Crime

Ramadi residents discover that ISIS had been manufacturing illegal drugs in the area

Iraq

Residents from the Iraqi city of Ramadi - once an ISIS stronghold - find plants grown and cultivated by ISIS militants to produce drugs. The manufactured drugs were sold and used as a source of income by the militant group.

In the city of Ramadi in Iraq’s western Anbar Province, residents have discovered plants that ISIS had been using to manufacture illegal drugs in their area. The residents of the area confirmed that these plants, which did not exist before ISIS’ control, were being cultivated by the militant group to manufacture illicit drugs.

According to observers, the city of Ramadi, which was captured by ISIS in January 2014, provided a suitable environment to cultivate plants to be used in the drug trade.

“In 2014, we did not have any [of these] trees here. When we returned, we found several trees in addition to this plant. We cut and burned it but did not know its type or even its effect,” said a resident of Ramadi. “Recently, we knew it had an effect.”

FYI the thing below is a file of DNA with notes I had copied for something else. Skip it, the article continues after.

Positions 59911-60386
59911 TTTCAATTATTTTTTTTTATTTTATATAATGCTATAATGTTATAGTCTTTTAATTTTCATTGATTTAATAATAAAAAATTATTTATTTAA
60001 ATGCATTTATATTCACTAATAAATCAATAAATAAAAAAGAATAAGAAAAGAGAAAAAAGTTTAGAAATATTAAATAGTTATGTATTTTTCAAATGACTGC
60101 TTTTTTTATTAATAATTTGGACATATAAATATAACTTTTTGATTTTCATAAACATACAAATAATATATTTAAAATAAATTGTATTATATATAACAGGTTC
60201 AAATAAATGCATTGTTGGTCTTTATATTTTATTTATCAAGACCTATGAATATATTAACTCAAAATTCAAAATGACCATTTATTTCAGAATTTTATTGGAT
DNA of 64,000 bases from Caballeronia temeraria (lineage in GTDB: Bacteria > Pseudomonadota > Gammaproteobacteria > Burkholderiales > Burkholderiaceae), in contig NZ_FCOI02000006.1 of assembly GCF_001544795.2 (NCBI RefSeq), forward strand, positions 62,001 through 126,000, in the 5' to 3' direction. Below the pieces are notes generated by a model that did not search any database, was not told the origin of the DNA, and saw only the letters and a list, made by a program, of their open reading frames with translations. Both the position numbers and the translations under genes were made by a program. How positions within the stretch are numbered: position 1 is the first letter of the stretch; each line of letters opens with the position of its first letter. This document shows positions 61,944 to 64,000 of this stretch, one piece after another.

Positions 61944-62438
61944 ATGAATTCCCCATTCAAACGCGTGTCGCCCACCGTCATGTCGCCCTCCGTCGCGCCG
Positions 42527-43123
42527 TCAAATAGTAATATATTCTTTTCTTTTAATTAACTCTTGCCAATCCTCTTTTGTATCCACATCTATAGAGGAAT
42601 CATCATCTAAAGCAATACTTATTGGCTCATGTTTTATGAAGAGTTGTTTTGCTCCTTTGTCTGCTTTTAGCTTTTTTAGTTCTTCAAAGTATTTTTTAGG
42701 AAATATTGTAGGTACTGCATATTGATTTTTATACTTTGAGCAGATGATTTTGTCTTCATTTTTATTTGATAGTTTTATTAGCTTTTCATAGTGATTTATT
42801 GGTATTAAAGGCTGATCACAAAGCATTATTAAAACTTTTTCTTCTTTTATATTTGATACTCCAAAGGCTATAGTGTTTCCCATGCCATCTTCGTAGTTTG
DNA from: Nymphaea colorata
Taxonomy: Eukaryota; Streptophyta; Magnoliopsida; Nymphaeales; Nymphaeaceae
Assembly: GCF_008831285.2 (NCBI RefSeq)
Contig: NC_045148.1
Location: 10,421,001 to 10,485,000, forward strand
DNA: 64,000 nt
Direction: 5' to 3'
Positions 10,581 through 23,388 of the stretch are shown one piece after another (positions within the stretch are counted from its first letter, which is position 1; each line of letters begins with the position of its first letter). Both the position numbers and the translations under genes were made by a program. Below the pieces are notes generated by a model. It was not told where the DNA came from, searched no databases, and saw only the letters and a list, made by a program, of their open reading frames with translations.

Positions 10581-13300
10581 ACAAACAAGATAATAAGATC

Locals said that they discovered that these ‘new’ plants were harmful once kids started becoming sick after being around these plants.

“The doctors then told the children’s parents that their children were drugged,” said another local man. “We came to this plant, and it turned out to contain drugs.”

While publically opposing the use and manufacture of drugs and cigarettes and punishing locals who used and sold them, locals who lived under ISIS’ rule said that the militant group used to cultivate, manufacture and sell different kinds of illicit drugs in order to finance their militant operations throughout Iraq and Syria.

Furthermore, arrested ISIS militants have also claimed that they were convinced into using drugs by their leaders, who used the drug Captagon to stimulate the fighters and ensure that they remained on the battlefield despite hunger or thirst.

Since the discovery of this plant, the residents of Ramadi have demanded that these plants be removed because it is harming them and their children.

Now that the country is liberated from ISIS, the Iraqi Government should make further efforts to hunt down ISIS financiers and sleeper cells, who have been relying on the manufacturing and selling of drugs to finance the militant group.